Current Market Price
FY18 Intrinsic Value
(Dalton H. 2018. MS Excel.)
As seen above my analysis found that Kroger’s FY18 intrinsic value is $36.59. With its current market price of $28.77, the FY18 value would represent an upside potential of 27.18%. Per Kroger’s 1Q18 press release, they sold their convenience store business unit for $2.15B, which comes out to $1.59 per share. In the same press release Kroger is forecasting FY18 earnings per share of $3.64-$3.79. This would clearly represent a massive improvement in Kroger’s earnings from the past, but is primarily attributed to selloff of their convenience store business unit. Currently Wal-Mart has a P/E ratio of 19.10, Amazon’s P/E is at 375.96, and Target’s P/E ratio is 14.37. The average P/E ratio of Target and Wal-Mart comes to 16.74, as Amazon’s cannot rationally be used. With Zack’s FY earnings estimates of $2.12 and a 16.74 P/E ratio, Kroger has an FY18 value of $35.49 per share, which is not far from my initial forecasted FY18 values. Overall, I believe Kroger will likely see the $35-$36 per share range by the end of FY18. I believe Kroger is underfollowed, undervalued, and that it has been unnecessarily sold by the general market. I would recommend buying Kroger at today’s prices with the anticipation to make roughly a 23%-27% return by the end of FY18.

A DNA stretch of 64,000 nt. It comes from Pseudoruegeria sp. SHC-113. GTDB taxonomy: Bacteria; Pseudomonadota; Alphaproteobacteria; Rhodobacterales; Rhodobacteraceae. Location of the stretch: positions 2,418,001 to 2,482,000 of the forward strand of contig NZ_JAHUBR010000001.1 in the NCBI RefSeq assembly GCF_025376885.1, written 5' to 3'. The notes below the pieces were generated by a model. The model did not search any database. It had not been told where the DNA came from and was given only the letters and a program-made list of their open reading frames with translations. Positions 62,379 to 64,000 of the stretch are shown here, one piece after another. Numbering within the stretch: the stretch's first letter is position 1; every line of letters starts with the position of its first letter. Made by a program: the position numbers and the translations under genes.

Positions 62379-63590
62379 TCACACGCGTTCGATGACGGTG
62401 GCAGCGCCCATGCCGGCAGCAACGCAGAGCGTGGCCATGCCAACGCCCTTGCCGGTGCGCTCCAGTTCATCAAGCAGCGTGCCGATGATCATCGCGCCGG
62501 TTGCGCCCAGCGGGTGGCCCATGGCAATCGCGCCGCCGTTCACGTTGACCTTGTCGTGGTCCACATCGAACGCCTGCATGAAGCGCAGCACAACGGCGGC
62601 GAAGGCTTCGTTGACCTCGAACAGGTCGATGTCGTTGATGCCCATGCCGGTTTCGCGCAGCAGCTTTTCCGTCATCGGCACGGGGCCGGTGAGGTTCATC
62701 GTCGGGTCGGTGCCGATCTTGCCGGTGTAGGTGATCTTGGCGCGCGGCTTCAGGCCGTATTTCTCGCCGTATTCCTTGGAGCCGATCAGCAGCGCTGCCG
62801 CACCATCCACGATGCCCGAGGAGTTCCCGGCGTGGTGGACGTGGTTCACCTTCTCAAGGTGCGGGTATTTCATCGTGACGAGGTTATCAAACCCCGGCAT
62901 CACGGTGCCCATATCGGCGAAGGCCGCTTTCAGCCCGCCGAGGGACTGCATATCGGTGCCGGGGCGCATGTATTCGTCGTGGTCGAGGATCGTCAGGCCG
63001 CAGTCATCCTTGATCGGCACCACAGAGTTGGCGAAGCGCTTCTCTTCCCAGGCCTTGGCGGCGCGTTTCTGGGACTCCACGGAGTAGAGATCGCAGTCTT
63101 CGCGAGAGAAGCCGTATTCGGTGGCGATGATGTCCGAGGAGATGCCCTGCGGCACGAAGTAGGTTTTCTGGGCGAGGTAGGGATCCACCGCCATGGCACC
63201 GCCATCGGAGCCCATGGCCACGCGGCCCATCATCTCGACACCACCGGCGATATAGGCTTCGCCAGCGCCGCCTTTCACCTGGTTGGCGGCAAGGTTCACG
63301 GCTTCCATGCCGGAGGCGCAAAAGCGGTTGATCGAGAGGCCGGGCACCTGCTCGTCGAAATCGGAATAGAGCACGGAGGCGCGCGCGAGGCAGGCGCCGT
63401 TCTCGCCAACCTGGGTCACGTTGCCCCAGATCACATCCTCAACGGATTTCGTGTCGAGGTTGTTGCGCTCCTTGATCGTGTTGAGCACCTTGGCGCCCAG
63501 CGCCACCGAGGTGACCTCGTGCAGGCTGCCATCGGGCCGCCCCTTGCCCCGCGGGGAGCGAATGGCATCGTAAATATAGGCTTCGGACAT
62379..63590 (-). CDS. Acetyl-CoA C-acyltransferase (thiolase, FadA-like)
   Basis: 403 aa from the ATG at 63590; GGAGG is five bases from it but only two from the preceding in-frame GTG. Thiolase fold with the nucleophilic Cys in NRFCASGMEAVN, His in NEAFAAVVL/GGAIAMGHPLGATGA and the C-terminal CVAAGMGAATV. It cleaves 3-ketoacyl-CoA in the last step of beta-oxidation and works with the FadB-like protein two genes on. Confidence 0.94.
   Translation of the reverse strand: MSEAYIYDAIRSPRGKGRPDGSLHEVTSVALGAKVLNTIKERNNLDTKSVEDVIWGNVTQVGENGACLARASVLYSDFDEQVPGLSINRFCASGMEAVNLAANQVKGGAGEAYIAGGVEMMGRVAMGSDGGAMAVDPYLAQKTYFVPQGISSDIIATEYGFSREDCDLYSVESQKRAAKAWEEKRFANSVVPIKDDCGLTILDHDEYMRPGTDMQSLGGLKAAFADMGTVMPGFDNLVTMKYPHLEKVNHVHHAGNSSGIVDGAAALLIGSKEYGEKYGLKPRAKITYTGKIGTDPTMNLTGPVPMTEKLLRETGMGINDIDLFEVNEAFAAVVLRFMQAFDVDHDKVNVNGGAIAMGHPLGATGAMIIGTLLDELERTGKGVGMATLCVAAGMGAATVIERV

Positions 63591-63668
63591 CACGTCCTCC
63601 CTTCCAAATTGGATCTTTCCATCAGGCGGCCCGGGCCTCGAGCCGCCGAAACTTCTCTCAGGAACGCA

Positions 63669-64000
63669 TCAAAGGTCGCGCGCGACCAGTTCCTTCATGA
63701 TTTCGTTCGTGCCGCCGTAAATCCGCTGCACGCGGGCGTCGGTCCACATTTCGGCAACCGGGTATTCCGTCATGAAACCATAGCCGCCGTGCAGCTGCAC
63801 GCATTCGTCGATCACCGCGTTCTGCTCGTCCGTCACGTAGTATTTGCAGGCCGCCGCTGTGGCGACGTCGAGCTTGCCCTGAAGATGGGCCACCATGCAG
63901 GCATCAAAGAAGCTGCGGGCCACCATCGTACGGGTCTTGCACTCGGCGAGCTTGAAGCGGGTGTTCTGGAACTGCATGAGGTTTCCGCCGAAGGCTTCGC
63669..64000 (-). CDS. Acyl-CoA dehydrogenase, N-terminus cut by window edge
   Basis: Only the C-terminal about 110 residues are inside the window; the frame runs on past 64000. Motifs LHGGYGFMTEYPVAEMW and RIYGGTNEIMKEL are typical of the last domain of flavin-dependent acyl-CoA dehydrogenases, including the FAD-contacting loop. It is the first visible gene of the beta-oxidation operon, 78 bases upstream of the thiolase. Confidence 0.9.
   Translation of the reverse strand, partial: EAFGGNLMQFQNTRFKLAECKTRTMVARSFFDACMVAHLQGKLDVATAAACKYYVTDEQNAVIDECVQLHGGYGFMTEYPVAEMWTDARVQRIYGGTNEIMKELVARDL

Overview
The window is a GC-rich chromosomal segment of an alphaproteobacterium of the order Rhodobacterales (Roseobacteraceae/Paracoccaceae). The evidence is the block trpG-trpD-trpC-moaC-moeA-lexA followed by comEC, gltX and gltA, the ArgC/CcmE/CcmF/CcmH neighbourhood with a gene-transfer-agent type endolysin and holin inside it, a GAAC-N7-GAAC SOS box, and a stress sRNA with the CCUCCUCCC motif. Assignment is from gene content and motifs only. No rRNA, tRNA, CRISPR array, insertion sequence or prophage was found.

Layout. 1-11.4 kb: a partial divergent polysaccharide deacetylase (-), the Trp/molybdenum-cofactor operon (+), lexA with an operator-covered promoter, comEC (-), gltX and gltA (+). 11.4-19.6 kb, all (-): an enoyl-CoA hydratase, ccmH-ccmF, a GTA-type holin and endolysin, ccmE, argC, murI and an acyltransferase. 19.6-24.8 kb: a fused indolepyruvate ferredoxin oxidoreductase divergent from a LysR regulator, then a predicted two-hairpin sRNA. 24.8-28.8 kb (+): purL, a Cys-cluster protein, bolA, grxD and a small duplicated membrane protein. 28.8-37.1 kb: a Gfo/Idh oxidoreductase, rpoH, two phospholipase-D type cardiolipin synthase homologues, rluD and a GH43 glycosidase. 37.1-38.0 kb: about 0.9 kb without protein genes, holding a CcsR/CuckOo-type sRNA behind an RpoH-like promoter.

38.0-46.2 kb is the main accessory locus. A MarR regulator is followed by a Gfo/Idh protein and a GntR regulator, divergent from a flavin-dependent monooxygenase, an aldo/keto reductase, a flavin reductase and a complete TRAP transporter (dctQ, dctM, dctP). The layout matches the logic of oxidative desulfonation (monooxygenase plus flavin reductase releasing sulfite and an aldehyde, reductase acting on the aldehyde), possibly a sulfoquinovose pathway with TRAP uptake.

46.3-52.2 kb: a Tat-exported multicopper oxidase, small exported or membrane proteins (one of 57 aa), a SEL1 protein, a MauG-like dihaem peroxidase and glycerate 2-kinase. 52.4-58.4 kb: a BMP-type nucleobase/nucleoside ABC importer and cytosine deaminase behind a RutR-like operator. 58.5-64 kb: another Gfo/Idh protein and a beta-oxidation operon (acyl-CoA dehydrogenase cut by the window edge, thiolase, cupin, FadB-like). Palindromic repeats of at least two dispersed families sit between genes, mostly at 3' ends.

Overall, Kroger has demonstrated their longevity and ability to keep up with modernization, strong competition, the revolution of ecommerce, and customer adaptation. Kroger was punished when Amazon stepped into the grocery industry, yet they have proven that they are still capable of keeping up with the implementation of online shopping and establishing a multichannel revenue source. They have and will continue to put resources into their online shopping experience to stimulate more business and give customers a convenient, at home shopping experience. They have also grown strong brands and are continually working on improving their in-store shopping experience. Due to Kroger’s success in transitioning to market and consumer adaptations along with their massive brand and footprint in the grocery industry, I believe Kroger has what it takes to compete and build shareholder equity. Irrationality has left Kroger undervalued, and I believe they are worth a look for any investor looking for a secure investment with a lot of potential.
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Disclosure: I am/we are long KR. I wrote this article myself, and it expresses my own opinions. I am not receiving compensation for it (other than from Seeking Alpha). I have no business relationship with any company whose stock is mentioned in this article.